Review by Jack Foley
IAN Palmer’s Knuckle is a flawed but no less riveting insight into the world of Irish travellers and bare knuckle brawling.
Constructed over the course of 12 years, it focuses on three families and the feuds that shaped their lives, and which culminated every once in a while with a series of ‘Fair Fights’ overseen by referees and offering a multi-thousand pound purse to the winner.
Primary among these families is undefeated champion James Quinn McDonagh and his brother, Michael, the former of who talks candidly about his views on fighting and his regret at the name it has given him.
Palmer’s direction, meanwhile, is gritty in the extreme, exposing the ugly brutality of the bare knuckle world as seen through the bloody faces of its battered pugilists, as well as the sometimes trivial ‘insults’ that trigger each fight.
He also delves a little deeper, too, to examine the effect of the fights on the families as a whole, including the women and children who either dislike or admire and want to emulate the testosterone and fearlessness on show.
What ensues is a highly engrossing account of the travellers’ way of life and culture that grips even if you don’t really like many of the characters inhabiting it.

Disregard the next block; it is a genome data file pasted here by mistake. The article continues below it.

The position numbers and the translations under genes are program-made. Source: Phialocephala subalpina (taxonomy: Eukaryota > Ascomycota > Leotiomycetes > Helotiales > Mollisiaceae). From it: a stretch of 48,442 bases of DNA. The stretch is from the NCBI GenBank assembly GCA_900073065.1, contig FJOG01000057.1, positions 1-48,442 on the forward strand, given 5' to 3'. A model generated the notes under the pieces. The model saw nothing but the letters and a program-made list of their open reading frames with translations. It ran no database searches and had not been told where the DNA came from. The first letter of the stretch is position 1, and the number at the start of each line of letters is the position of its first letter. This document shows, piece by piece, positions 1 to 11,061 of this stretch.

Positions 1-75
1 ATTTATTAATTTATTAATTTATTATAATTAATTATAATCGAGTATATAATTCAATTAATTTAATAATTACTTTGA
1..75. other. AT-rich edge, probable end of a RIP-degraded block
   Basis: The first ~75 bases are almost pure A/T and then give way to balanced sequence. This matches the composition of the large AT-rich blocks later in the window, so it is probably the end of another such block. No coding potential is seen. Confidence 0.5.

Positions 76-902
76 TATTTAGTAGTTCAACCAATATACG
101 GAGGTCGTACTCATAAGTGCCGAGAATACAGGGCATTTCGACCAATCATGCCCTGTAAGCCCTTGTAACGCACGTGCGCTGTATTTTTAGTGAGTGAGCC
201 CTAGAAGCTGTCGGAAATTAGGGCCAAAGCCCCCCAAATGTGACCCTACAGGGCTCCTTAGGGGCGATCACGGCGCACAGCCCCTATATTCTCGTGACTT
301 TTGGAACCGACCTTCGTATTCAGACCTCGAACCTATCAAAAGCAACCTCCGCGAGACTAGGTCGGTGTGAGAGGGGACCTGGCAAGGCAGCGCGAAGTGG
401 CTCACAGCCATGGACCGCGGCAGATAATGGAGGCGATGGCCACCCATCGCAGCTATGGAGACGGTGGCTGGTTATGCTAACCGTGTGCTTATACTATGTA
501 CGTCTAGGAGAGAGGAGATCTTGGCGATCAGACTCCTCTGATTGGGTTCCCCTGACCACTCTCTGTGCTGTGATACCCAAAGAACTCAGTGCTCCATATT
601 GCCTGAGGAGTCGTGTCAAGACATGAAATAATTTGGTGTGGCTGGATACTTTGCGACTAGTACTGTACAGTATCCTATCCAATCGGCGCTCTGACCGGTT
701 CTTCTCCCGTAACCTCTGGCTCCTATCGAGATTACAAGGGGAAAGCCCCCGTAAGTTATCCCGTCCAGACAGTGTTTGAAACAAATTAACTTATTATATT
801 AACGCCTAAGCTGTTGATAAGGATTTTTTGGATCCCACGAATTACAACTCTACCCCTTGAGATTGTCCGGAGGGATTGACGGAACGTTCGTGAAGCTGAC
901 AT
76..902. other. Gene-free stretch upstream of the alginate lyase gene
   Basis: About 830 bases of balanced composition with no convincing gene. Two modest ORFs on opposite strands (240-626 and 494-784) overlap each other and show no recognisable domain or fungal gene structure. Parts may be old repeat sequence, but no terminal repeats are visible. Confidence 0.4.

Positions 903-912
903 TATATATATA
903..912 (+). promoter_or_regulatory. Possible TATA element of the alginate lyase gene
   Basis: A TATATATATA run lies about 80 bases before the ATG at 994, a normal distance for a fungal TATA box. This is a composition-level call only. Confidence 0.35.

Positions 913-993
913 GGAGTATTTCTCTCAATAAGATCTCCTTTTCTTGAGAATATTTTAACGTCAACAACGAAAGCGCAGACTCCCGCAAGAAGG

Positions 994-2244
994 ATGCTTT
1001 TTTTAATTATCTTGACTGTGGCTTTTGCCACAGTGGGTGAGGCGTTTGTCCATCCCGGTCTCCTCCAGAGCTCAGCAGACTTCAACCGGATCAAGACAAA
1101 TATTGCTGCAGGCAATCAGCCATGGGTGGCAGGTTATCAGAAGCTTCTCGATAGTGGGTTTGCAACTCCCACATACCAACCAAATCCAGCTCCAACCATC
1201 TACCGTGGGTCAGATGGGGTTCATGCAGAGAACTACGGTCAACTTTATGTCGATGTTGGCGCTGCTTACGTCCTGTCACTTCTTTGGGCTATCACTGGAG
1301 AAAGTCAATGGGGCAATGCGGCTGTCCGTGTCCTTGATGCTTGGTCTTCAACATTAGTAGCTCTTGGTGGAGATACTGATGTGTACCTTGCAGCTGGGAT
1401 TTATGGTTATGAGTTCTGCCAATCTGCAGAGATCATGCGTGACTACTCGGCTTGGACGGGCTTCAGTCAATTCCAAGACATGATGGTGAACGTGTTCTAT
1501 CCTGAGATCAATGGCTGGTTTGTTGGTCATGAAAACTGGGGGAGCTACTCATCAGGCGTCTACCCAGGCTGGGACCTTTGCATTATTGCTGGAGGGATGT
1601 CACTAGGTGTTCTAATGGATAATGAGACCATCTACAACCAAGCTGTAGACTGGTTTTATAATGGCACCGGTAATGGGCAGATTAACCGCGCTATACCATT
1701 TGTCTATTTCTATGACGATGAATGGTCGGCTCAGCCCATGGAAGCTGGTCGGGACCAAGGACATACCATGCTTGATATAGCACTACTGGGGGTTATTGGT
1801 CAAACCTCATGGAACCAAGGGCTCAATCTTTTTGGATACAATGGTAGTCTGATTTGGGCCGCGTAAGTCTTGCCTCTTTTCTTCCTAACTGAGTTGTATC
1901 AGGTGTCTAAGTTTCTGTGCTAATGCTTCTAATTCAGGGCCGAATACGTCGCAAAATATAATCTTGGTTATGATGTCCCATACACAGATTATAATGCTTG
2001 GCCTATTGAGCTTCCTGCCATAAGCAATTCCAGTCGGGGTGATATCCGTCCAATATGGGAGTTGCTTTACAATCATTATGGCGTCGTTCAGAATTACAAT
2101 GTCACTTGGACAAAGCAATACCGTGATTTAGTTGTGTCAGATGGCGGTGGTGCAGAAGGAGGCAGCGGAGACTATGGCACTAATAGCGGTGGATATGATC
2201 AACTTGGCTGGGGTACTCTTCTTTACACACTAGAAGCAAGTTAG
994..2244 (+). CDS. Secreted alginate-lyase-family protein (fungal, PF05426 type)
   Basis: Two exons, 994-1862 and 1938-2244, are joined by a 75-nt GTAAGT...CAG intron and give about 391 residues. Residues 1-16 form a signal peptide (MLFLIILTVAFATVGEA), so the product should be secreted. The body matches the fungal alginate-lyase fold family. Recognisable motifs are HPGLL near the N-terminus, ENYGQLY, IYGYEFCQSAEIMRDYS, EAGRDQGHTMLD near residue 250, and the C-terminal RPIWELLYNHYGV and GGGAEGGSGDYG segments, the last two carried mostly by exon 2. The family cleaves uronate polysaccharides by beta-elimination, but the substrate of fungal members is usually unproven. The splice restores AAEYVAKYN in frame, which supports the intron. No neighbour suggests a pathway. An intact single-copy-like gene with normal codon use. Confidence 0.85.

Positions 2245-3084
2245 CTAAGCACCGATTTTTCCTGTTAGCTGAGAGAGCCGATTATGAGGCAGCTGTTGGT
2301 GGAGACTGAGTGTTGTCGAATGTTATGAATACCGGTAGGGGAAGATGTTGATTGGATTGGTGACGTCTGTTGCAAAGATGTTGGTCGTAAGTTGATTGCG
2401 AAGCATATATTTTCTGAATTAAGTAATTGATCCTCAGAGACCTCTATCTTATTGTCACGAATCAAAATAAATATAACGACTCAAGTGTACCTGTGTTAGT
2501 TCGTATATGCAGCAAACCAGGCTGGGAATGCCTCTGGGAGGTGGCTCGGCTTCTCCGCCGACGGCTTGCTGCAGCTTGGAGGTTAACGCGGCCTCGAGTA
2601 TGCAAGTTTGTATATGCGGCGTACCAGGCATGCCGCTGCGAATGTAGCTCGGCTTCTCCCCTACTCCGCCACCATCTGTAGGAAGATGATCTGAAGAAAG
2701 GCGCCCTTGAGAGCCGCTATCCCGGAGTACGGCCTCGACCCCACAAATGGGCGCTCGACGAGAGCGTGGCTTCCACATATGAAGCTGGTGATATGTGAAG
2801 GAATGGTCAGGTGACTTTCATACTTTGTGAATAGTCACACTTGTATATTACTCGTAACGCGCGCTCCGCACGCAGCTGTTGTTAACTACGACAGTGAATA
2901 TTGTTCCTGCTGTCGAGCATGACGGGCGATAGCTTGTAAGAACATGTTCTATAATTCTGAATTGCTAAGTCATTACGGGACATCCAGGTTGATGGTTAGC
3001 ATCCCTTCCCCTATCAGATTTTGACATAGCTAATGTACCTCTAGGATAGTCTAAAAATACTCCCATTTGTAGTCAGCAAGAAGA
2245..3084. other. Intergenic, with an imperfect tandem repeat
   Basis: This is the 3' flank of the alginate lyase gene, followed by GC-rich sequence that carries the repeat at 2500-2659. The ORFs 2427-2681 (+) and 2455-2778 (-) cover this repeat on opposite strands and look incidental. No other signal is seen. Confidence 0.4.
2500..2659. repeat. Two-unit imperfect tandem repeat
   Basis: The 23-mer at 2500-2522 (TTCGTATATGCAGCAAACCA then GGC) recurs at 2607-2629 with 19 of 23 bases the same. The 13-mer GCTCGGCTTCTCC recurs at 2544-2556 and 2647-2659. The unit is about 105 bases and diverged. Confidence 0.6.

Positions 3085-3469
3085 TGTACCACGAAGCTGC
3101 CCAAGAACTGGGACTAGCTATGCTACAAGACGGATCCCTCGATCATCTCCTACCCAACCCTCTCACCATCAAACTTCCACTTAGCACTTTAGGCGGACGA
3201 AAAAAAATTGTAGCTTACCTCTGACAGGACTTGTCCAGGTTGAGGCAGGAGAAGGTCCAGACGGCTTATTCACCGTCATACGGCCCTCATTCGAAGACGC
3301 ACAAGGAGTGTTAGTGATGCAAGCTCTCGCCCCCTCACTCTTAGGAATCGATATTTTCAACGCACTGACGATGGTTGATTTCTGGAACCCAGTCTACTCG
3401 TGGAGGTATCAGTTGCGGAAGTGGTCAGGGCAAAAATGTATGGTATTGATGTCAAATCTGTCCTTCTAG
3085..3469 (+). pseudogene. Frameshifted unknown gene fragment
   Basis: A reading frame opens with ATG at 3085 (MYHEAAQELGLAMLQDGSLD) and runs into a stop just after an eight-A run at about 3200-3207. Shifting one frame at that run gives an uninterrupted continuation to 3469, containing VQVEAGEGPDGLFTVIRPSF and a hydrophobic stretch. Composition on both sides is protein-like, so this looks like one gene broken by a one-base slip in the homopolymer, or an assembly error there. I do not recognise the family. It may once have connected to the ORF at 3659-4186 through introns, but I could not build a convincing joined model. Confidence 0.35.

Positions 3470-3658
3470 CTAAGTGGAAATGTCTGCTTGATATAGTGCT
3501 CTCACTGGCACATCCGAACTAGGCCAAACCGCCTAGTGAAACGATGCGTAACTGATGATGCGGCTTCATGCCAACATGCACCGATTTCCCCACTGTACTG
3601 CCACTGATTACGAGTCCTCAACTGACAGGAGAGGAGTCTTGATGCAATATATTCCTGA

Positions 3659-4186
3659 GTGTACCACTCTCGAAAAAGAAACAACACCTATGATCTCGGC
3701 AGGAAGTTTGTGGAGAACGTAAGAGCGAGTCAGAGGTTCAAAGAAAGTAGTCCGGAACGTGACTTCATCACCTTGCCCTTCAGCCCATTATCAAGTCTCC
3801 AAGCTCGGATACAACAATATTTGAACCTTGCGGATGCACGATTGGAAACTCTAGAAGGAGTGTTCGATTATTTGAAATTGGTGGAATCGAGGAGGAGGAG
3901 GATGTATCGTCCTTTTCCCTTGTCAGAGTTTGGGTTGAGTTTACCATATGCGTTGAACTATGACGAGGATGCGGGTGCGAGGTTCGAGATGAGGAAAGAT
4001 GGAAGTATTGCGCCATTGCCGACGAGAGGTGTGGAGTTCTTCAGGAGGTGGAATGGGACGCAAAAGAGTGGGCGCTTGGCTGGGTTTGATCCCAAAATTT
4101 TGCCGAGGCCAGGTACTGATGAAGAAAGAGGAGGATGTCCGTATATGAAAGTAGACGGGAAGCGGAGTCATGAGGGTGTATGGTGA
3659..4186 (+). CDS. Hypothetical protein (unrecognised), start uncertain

Of the flaws, Palmer’s film perhaps could benefit from being a little more probing, especially given that it sometimes raises the suspicion that some of the interviewees are saying the right thing for the camera.
While the greater understanding it seeks to provide into the travellers’ way of life doesn’t necessarily translate to sympathy or anything that can be condoned.
But as a raw antidote to some of Hollywood’s more OTT fist fights, this offers a sobering reality that delivers a suitably lasting blow.
Watch the trailer:
Running time: 96mins
UK DVD Release: September 5, 2011